Mildred’s Makeover

A fictional short story by Robert M. Roberts

Ivan Borisheski and his young bride, Mildred, immigrated to America from Poland in 1955. After living in the slums of Brooklyn for a few years, they finally scraped up enough savings to move to Wisconsin. They purchased a small hog farm on the outskirts of Sheboygan.

Ivan worked tirelessly over the years and farm life had taken a toll on him. His long, jet black hair became short white stubble, and his hands were cracked and calloused. He rarely left the farm except for needed supplies, which always included a quart of cheap bourbon. Mildred referred to it as “Satan in a bottle.” On the other hand, Mildred had never been to town, and in fact, had never left the house since they moved there. A definite recluse, I guess you would call her.

Ivan came through the door after another hard day of work, and breathed in a whiff of beans and salt pork he had put in the slow cooker that morning. Mildred sat at the kitchen table where she always sat. Ivan dished up the beans, placed a bowl in front of her, and then took his place at the other end of the table and began digging in.

After a few bites, he looked up and told Mildred that Rosey, his prize sow, had gotten her head caught in the fence trying to fetch a stray cob. “She’s a feisty ol’ gal,” he said, as he began to laugh. “Reminds me of you, back in the day.”

Mildred didn’t respond.

“You know, I’ve been thinking,” he paused to take another bite of beans. “I think you need one of those makeovers that all the women are getting now days, and maybe a new dress too.” He shoveled in another spoonful of beans. “Now don’t try to thank me. It’s the least I can do,” he added, and lifted up his hand. He retrieved a newspaper from the kitchen counter and placed it in front of her.

“What ya think? Ain’t she a beauty?” he asked. The paper was opened to the obituary section and displayed the picture of a lovely young female with flowing hair around her shoulders. The young woman had recently died and was buried in Clossen Cemetery, just down the road from the farm.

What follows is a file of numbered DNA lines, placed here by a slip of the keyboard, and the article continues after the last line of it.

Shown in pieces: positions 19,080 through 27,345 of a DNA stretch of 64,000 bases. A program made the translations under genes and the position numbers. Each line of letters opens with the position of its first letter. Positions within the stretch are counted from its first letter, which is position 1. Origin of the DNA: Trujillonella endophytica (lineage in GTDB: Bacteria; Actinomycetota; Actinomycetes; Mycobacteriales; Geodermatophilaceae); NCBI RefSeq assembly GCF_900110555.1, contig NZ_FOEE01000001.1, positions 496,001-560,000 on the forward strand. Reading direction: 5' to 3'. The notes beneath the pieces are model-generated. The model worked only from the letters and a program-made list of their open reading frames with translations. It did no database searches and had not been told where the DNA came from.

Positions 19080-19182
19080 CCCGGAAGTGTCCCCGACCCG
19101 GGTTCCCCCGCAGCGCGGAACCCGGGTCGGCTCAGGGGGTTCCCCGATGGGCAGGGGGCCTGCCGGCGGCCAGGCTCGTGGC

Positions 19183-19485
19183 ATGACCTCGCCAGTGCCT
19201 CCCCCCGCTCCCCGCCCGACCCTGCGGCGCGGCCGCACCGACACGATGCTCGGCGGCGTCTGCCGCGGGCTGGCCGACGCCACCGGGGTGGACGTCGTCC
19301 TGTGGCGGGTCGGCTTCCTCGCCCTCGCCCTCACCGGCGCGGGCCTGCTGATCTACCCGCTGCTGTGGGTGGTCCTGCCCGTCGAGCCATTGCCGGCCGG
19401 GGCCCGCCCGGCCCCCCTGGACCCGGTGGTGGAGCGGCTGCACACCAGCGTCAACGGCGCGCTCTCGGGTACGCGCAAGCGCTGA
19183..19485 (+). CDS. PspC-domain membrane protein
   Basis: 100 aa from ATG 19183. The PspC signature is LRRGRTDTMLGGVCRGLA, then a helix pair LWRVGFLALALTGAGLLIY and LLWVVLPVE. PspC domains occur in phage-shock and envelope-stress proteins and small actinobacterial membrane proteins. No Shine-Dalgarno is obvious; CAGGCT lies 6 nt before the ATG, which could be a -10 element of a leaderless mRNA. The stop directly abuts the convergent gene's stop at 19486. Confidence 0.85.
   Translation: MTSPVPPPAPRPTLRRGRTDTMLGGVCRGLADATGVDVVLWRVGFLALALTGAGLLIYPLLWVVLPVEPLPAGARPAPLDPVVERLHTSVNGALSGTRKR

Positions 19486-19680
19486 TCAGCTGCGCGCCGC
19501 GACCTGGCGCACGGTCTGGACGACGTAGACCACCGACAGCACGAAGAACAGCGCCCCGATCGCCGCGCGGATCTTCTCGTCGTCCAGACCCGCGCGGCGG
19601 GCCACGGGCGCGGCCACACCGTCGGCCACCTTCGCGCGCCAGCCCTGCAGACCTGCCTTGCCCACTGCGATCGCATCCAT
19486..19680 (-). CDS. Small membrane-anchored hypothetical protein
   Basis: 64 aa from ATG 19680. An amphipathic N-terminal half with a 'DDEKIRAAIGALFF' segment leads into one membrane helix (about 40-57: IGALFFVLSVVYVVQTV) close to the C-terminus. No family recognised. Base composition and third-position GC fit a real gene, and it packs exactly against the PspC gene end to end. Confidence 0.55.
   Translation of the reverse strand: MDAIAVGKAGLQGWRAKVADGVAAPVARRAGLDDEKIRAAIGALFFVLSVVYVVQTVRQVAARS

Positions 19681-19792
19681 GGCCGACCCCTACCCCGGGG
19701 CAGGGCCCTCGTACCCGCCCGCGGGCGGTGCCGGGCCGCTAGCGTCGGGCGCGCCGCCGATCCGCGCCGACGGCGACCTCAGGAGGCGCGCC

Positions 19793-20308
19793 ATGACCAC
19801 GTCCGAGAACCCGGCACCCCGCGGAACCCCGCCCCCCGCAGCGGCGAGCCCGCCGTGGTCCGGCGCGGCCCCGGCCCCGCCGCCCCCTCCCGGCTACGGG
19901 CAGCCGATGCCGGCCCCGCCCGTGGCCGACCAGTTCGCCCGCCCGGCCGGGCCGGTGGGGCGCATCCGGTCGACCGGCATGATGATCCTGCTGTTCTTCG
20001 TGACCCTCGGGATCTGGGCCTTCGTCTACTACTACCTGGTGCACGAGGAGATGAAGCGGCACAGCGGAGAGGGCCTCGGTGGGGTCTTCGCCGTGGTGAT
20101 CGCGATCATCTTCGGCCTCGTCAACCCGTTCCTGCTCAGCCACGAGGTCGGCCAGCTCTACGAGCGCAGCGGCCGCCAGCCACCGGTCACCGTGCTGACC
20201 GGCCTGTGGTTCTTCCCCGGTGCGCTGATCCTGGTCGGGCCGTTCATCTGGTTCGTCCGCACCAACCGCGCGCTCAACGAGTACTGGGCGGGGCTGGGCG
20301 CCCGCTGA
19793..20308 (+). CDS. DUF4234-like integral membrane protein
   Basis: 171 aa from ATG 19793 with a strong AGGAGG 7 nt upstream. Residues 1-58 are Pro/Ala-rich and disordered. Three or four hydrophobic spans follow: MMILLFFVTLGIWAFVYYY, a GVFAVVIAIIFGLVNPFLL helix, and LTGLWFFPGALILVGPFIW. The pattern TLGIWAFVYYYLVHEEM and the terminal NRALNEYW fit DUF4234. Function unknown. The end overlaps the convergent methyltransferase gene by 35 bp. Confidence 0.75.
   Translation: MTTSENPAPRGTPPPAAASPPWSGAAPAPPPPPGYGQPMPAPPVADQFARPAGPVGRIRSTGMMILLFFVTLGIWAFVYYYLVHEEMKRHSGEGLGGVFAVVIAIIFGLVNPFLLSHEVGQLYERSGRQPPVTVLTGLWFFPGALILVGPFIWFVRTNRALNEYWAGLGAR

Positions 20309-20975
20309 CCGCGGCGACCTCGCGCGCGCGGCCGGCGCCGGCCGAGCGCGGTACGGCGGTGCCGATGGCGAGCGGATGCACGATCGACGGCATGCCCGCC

Mildred said nothing. As a matter of fact, she hadn’t uttered a word for decades. On occasion, a shrill high-pitched voice could be heard throughout the house, but it was just Ivan mimicking her after he’d had too much whiskey, and was in the mood for an argument. Of course, that was what led to her demise years ago, but it had been so long that he didn’t even remember what they had argued about.

Mildred just sat and said nothing, her hollowed eye sockets seemed fixated on Ivan’s every word. His calloused bear-like hands had choked the very life out of her years ago. Now, she just sat at the table, day in and day out. The small amount of remaining flesh on her face and hands had dried like leather across her skeleton.

Ivan assured her that removing the young woman’s face that was buried down the road would be no trouble whatsoever. After all, he had butchered so many hogs in his time that he had the skills of a surgeon.

As he reached across the table to finish off her supper, he whispered, “You’ll look stunning, my dear…absolutely stunning!”


A fictional short story by Robert M. Roberts

Laura Castle bolted up in bed. As her heart pounded and she gasped for air, she looked at the alarm clock at her bedside. It was 3:04. The alarm had not sounded. She had set if for 6:00 a.m. It was another horrific nightmare that had caused her to wake up, just one of many terrifying dreams that she had been having every night for several days in a row. Each dream was different, but always carried the same theme of her pending death. This time she had fallen through an ice-covered pond, and just before drowning she suddenly woke up. The other nights she was either being stabbed to death or was in a car crash, but she was always saved by waking up, and it was always at 3:04 a.m.